Phil Carville: Why weight?
Fifty years ago, we were a rather lean nation. Today we are a fat nation.
In the last century, our national obesity rate jumped tenfold — from one in 30 a hundred years ago, to one in three today.
All kinds of theories have been advanced: the “built environment,” “a car society,” “lack of willpower,” et cetera. While all these are contributing factors, there is one overriding factor that is fundamental to our national obesity pandemic — the packaged food industry.
In the 1960s most meals were prepared at home. The average housewife spent hours each day shopping, preparing, and cooking food.
In the 1970s there was a revolution in the food industry. Technological advances allowed manufacturers to mass prepare and distribute “foodstuffs” for immediate consumption. New preservatives, artificial flavors, flash freezing, vacuum packaging and a relatively new national transportation system allowed them to mass produce ready made edibles, which had an enormous competitive and financial advantage over fresh and perishable foods.
We could look at hundreds of examples: Coca Cola, the Big Mac, et cetera, but let’s just take at two examples.
The Twinkie: If my mother wanted to bake cupcakes in the 1950s, it took considerable time and effort… and they were good. But today, the sugar and fat filled Twinkie cupcake sits in its unrefrigerated, plastic package as an impulse item at the grocery shelf and the checkout counter. Its price is less than a dollar — its health cost is incalculable.
The Potato: In the 1960s French fries were made from scratch with all the peeling, cutting and grease splatters. They were a limited treat at home, or a delicacy served occasionally with a lunch meal at a French restaurant. Today they are mechanized, massed produced, and distributed at -40 degrees to a million fast food stores and grocery frozen food sections.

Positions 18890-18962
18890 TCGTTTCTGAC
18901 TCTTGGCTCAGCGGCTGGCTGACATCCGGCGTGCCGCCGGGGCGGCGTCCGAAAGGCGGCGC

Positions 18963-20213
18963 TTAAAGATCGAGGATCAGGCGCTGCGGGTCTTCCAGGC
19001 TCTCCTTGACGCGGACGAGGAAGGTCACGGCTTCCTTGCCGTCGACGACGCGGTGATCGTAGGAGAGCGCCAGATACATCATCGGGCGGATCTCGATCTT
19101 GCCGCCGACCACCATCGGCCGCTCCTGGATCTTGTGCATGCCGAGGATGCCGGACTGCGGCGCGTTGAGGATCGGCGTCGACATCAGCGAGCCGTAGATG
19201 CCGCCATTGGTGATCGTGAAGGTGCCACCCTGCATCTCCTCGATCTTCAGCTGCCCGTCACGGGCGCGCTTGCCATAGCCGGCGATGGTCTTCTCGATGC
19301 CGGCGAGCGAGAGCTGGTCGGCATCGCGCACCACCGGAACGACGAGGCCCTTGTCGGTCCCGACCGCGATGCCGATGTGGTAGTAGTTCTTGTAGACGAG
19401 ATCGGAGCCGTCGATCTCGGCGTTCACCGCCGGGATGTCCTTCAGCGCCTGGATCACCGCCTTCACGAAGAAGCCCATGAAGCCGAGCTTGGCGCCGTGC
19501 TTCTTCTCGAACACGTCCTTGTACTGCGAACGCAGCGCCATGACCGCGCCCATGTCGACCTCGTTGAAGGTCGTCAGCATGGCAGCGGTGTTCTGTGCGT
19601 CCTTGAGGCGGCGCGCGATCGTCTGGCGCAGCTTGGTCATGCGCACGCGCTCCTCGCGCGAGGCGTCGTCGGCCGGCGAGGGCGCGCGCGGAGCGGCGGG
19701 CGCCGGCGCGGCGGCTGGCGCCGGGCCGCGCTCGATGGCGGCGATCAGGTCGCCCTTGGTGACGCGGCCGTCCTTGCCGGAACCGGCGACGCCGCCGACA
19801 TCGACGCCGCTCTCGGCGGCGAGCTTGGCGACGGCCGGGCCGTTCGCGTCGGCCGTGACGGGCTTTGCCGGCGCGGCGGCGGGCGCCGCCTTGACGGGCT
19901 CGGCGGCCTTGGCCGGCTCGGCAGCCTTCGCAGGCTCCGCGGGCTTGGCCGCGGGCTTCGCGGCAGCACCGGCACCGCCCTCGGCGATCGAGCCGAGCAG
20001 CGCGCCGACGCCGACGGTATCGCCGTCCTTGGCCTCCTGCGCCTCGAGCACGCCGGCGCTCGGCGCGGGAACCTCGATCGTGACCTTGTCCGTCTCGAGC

The increase in potato production since the 1970s is all in French fries and potato chips.
Why has the food industry foisted dangerous foodstuffs upon the hapless consumer and made us so unhealthy? Did you guess the answer? Profits?
Natural foods or simple processed items like canned beans are referred to in the food business as “commodities.” They have slim margins and are often sold as “loss leaders” at below cost to attract shoppers into the store — with the hope that those shoppers will then buy “value-added” products with higher margins.
Those “value-added” items are the over-processed, fatty, sugary and salted concoctions with artificial flavors, preservatives, additives and excessive calories. The cost of these “value-added” items is artificially low because we, taxpayers, give billions of dollars in subsidies to the sugar, corn and soybean industries.
These subsidies are changing the way we eat. The meat, egg, dairy, corn oil, soda and other industries have made processed foods so cheap that natural foods find it difficult to compete.
We too often blame ourselves for being overweight — insecurities, fat-shaming and loss of self-esteem are the results. But we are also victims of the food industry.
Our national rise in obesity is directly related to the rise in consumption of refined grain products and added sugars and fats in our national diet. Added sugars and added fats are now the major sources of calories in the American diet.
Once we recognize the causes of our individual weight problems, we can do something about it.
The answer is to change our diet to more natural foods. Yes, it is hard to change. More fruit and salads! Fewer packaged and frozen meals! Your own broiled chicken instead of a bucket of KFC nuggets!
These are new habits are difficult to create, but you can do it. Eat well and exercise. Your life will change. You will be happier, more vital, more physical, more active, and less sick.
Next month, I will tell you how not to approach the weight loss epidemic — the $50 billion/year “diet industry,” which is primarily built on bald-faced lies.
Wishing you, all the best.
Phi Carville is a co-owner of the South Yuba Club. He is happy to respond to questions or comments. He can be reached at firstname.lastname@example.org.
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